Bread and Butter

This morning came plenty early even with all of the anticipation of butter and cheese making filling my day.  Although I must confess, mornings are not as hard as have been in the past.  The guys had a day filled with tree chopping although they took a little time out to admire Merida.

butter-and-cheddar-017-copy My farmer is the one on the right by the fence.

My farmer is the one on the right by the fence.

The little girls and I spent the day processing dairy.

The butter was a phenomenal success.  It turned out creamy and rich and everything I hoped for and more.  My first time making butter I was a little nervous but I was so rewarded for my efforts.  Honestly,the most effort involved was separating the cream from the milk!

Here is what I did:

I poured about a quart and a cup of heavy cream into my stand mixer with the paddle attachment on.

Starting my mixer on a low speed I just let it do its thing until it started to get a little thicker.  Then I bumped up the speed as high as I could without the cream splashing out.  You will want to make sure you have plenty of space at the top of your mixing bowl so you don’t lose any of that goodness.

butter-and-cheddar-005-copy

Once the cream starts getting thick like whipping cream you have to watch it.  Making it get to this stage takes about 10 minutes.  The rest happens in about 2 minutes.  The butter starts to resemble cottage cheese or something along that texture line and you will see milk sloshing around between the globs of butter.  Stop  your mixer.

butter-and-cheddar-006-copy

I scraped all of that butter together and dumped it into a strainer over a bowl saving the buttermilk, it is yummy to drink (my Dad made a special trip over just to take the buttermilk, which was a favorite treat of his growing up) or to use for making bread, pancakes or anything else!  This buttermilk is not sour like the cultured stuff you buy in the store, it is sweet like milk and a little buttery.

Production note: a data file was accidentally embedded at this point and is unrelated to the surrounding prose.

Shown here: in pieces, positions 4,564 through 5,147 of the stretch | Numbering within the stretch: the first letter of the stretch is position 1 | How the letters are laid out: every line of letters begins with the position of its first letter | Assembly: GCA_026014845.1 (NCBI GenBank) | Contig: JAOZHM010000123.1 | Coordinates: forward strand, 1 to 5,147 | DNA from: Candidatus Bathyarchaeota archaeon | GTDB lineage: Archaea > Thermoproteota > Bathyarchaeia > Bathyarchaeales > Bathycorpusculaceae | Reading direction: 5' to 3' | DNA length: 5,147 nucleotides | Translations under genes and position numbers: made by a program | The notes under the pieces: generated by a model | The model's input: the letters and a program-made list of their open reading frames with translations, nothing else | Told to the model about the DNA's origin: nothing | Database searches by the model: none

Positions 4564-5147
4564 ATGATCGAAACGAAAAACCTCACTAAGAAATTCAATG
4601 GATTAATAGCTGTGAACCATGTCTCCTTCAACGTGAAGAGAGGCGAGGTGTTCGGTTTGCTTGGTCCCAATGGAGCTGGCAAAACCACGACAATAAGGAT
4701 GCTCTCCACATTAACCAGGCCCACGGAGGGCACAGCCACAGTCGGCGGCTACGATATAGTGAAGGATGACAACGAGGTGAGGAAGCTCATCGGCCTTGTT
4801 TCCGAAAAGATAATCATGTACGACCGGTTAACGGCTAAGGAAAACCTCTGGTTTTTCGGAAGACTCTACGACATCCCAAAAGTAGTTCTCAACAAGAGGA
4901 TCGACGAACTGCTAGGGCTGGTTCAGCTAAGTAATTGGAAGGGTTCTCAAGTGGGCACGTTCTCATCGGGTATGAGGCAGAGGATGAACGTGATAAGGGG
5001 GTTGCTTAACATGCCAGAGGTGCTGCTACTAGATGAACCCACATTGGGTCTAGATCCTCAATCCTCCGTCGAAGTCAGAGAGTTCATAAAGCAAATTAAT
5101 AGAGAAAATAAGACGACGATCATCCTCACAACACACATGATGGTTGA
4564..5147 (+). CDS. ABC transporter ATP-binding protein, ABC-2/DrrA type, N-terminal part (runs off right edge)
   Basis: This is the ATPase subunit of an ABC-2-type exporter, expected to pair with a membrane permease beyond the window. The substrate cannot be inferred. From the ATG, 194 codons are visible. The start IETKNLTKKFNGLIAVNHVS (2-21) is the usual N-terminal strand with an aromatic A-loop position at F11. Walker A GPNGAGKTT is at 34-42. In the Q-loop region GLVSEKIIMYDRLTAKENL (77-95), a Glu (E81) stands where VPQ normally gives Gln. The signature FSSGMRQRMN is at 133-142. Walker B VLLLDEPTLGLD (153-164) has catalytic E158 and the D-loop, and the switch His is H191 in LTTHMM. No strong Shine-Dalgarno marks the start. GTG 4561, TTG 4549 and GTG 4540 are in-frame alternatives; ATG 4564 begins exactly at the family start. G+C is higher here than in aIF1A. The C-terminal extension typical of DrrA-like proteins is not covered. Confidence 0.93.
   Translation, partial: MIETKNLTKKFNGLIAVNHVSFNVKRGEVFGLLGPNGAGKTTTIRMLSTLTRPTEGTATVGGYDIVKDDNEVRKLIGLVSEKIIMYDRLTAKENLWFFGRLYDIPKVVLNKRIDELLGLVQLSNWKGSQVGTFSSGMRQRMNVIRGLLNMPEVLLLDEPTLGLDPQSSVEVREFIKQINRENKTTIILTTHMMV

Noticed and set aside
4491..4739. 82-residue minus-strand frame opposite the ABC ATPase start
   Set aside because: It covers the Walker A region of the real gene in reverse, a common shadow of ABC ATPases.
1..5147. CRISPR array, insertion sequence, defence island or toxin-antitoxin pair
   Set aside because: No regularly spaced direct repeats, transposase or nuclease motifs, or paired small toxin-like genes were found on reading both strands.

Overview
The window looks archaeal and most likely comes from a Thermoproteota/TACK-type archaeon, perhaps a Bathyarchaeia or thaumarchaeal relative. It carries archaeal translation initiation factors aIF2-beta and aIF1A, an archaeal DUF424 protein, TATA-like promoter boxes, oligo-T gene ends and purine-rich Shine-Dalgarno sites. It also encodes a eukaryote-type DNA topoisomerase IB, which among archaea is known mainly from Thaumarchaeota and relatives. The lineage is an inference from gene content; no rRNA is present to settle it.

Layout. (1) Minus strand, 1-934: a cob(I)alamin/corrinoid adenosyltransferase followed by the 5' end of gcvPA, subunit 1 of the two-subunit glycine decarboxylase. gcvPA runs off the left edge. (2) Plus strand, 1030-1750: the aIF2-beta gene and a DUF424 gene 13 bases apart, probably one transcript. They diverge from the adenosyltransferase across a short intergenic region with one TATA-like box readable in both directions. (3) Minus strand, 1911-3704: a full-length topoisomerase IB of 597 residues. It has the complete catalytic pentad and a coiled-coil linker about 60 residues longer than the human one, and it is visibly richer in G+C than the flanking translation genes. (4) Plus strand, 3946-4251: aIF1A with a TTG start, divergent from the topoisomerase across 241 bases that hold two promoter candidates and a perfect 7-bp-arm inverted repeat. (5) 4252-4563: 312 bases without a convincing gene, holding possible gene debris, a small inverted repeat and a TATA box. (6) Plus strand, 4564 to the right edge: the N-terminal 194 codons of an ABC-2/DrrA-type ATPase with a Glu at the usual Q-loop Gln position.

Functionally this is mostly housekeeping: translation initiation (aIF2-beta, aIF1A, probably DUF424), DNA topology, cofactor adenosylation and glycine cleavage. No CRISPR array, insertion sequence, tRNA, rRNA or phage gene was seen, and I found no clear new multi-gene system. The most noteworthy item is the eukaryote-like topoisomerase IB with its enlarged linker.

butter-and-cheddar-007-copy

Once I had the butter strained it looked like this and it was time to rinse it.  The process of rinsing was very simple, I covered the butter with cold water and squished it with my spatula.  I then drained off the water and repeated with fresh cold water until it ran clear.

After the final rinsing, I added 1/2 a teaspoon of salt (hindsight I would have added just a teeny bit less).  At long last…. or 20 minutes my butter was ready!  The end product was about 12 ounces of rich creamy goodness, that may be the best dairy product I have eaten to date.

Should you make your own butter, which I highly recommend having done it myself, and promptly informed my husband we may need another cow, just to keep up with MY butter demands, you should make some homemade bread to put it on, put on your pajamas and call it a day.

Looking for a great recipe for dinner rolls?  Check out my Sixty Minute Rolls over in the recipe section!

I also started cheddar cheese today as well (not quick and easy).  That has to age for 3 months and is still in its “pressing” process.  We will all have to wait in suspense a little longer on that one.

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